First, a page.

Thursday, April 26, 2012

Visting the 911 Memorial

Last week, my girlfriend and I went to visit my mom in Upstate New York.  However, before driving upstate, we stopped-in on my girlfriend's sister who lives north of "The City," as us New Yorkers refer to New York City (NYC).  I haven't been to The City since I was a teenager.  My girlfriend's sister is a paramedic and was dispatched down to Ground Zero the day after the September 11th Attack, while my girlfriend's ex-husband was in the Pentagon that day.  So last Friday we decided to spend the afternoon at the 911 Memorial.

This is what the new World Trade Center will look like once it is complete:

But for now, only the Freedom Tower is under construction, while Tower 7 is complete.  Here's the view that greeted us as we drove into downtown Manhattan:

We signed-up for a guided tour, rather than wandering the memorial grounds.  Prior to the tour,  we meandered through the memorial museum, at NYFD Station #11. 

The guides for these tours are all volunteers and were somehow personally involved, or affected by, the attacks on that day.  Our main narrator, who's name escapes me, allowed a man to use her phone to locate his daughter, who was in the Trade Center's daycare.  Fortunately the girl, along with all the other children were evacuated safely thanks to a couple of police officers.  One, we were told, continues to suffer from health problems.

Miriam's involvement on the other hand, was more hard-hitting.  Her husband was a newly promoted lieutenant in the NYFD.  The terrorists attack right around shift-change and Miriam's husband, like so many others, chose to rush to the scene, rather than leave their buddies behind.  Her husband was one of the 343 firefighters killed that day.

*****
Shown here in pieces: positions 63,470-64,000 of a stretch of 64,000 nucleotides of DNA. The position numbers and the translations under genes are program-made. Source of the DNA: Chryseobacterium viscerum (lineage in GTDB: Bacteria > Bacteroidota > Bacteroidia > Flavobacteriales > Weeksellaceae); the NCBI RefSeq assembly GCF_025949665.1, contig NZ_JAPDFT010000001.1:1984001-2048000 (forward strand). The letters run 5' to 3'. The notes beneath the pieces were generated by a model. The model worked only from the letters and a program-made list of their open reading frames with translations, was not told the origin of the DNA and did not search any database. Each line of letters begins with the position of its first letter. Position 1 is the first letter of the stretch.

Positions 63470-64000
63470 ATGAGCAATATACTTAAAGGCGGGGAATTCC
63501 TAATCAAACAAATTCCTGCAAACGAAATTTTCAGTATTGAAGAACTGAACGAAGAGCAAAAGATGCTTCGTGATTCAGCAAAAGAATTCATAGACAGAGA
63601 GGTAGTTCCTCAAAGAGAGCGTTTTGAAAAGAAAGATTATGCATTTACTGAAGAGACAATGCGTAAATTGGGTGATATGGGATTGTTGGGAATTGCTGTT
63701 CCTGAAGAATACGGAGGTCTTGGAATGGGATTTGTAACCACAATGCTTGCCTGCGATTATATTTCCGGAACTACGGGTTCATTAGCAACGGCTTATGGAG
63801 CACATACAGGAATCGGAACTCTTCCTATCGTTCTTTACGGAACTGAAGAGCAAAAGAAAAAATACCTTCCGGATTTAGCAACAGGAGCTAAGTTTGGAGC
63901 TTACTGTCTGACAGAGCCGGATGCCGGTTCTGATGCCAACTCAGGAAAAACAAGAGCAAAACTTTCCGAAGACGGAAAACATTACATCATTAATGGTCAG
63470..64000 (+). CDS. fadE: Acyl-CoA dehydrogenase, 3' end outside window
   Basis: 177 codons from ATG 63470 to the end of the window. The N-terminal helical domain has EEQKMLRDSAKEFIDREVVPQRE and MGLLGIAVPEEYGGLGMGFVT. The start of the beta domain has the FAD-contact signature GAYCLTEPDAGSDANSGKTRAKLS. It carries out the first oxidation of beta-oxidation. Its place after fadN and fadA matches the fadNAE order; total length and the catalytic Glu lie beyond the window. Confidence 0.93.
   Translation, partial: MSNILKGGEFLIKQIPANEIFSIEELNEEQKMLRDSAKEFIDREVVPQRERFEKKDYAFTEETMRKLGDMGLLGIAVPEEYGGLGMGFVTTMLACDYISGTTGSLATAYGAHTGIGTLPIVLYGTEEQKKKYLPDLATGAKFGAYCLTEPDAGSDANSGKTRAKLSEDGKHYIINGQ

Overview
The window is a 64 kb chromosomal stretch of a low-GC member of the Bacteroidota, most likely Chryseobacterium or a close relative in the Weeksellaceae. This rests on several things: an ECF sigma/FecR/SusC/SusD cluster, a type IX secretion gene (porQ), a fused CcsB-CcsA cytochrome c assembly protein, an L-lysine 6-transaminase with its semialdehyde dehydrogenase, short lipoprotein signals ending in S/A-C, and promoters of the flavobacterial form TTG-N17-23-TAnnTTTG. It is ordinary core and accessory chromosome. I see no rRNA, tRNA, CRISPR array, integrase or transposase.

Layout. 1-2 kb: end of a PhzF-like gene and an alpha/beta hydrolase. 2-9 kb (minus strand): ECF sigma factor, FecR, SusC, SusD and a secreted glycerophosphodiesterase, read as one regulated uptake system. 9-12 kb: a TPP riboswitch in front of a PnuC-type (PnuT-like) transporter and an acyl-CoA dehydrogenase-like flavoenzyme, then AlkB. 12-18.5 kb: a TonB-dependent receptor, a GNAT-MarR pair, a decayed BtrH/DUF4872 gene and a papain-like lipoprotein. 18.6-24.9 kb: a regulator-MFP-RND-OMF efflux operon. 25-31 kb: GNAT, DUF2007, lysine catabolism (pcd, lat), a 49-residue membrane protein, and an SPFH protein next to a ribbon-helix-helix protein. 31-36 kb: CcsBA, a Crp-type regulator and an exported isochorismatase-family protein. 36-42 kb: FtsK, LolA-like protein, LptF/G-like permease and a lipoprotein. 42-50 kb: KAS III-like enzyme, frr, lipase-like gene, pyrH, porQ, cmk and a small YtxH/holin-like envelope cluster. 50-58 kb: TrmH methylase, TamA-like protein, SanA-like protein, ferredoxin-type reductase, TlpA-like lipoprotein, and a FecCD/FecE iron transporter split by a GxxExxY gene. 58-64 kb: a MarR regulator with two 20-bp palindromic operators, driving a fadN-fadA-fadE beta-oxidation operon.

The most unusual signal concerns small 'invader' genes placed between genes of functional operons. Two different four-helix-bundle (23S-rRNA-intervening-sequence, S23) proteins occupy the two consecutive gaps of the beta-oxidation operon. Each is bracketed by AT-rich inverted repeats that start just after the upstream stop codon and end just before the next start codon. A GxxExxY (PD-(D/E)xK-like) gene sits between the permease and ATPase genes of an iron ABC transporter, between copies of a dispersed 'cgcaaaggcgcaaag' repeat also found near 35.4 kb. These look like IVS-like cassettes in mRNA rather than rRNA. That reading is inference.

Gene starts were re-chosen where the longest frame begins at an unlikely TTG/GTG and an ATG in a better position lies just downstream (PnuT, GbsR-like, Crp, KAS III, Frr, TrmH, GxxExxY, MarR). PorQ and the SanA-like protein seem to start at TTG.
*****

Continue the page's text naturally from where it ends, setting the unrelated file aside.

The tour started outside the museum/Station #11.  Our first stop was around the corner, to the bronze mural on the station's wall. 

Another view of the mural...

On September 11th, 2001, O'Hara's Pub was converted into a triage center.

Looking up at Freedom Tower, our guide told us the hijacked planes struck both towers at an altitude a few stories down from the completed level of the Freedom Tower.  Which for aircraft flying over the city, is extremely low indeed.  Freedom Tower, once completed will stand 1,776 feet--a deliberate and symbolic height.

Both hijacked aircraft flew up Greenwich Street. 

After going through a security screening, similar to that of airports, we entered the memorial grounds. 

The names of all the victims are cut into a bronze railing surround both memorial pools.

Looking into the South Tower Memorial Pool, we were told the water in the fountain is separated into strands to represent each individual victim.  The pit in the center was designed so that no matter where you stand, you cannot see the bottom.  The concept was to express emptiness and loss.

Pictured below, is the Survivor Tree, the only plant that didn't die at the original World Trade Center site.

Before we left, I took a picture of the North Tower Memorial Pool. 

I found the 911 Memorial to be deeply moving, in some ways even more so than the USS Arizona Memorial, because I, like many of you, actually watched the events of 9/11 unfold from the very start.  It's a sobering reminder for all of us on what happened nearly eleven years ago--and what may happen again if we cease our vigilance.

1 comment:

  1. I worked third shift the night before and was sleeping when the first plane hit but was awakened up by the morning DJ crew being too serious on the radio I left turned on. I immediately put in a video tape and recorded CNN as I watched everrything unfold the rest of the day. I haven't made it to the 9/11 memorial but will one day.